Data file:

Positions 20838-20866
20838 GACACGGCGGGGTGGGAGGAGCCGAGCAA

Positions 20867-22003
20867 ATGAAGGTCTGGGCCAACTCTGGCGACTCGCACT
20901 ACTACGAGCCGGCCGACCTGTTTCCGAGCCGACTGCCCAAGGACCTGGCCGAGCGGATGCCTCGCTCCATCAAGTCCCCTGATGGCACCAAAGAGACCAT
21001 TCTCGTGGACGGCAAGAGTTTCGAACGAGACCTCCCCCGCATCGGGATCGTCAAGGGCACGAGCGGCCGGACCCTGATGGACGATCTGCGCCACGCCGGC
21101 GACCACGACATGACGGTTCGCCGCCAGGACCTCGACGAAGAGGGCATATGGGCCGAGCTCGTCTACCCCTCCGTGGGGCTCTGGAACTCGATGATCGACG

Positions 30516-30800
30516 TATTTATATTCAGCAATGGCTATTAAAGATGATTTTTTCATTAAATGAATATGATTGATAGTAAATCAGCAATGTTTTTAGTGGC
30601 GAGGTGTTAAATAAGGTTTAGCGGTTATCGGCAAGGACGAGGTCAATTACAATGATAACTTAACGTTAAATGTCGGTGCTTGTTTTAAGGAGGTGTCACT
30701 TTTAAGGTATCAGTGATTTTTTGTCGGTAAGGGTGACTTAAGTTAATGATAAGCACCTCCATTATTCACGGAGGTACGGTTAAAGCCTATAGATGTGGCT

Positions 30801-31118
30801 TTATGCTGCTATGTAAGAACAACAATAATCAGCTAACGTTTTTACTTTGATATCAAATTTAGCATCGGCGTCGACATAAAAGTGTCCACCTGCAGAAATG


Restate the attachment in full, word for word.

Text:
Positions 20838-20866
20838 GACACGGCGGGGTGGGAGGAGCCGAGCAA

Positions 20867-22003
20867 ATGAAGGTCTGGGCCAACTCTGGCGACTCGCACT
20901 ACTACGAGCCGGCCGACCTGTTTCCGAGCCGACTGCCCAAGGACCTGGCCGAGCGGATGCCTCGCTCCATCAAGTCCCCTGATGGCACCAAAGAGACCAT
21001 TCTCGTGGACGGCAAGAGTTTCGAACGAGACCTCCCCCGCATCGGGATCGTCAAGGGCACGAGCGGCCGGACCCTGATGGACGATCTGCGCCACGCCGGC
21101 GACCACGACATGACGGTTCGCCGCCAGGACCTCGACGAAGAGGGCATATGGGCCGAGCTCGTCTACCCCTCCGTGGGGCTCTGGAACTCGATGATCGACG

Positions 30516-30800
30516 TATTTATATTCAGCAATGGCTATTAAAGATGATTTTTTCATTAAATGAATATGATTGATAGTAAATCAGCAATGTTTTTAGTGGC
30601 GAGGTGTTAAATAAGGTTTAGCGGTTATCGGCAAGGACGAGGTCAATTACAATGATAACTTAACGTTAAATGTCGGTGCTTGTTTTAAGGAGGTGTCACT
30701 TTTAAGGTATCAGTGATTTTTTGTCGGTAAGGGTGACTTAAGTTAATGATAAGCACCTCCATTATTCACGGAGGTACGGTTAAAGCCTATAGATGTGGCT

Positions 30801-31118
30801 TTATGCTGCTATGTAAGAACAACAATAATCAGCTAACGTTTTTACTTTGATATCAAATTTAGCATCGGCGTCGACATAAAAGTGTCCACCTGCAGAAATG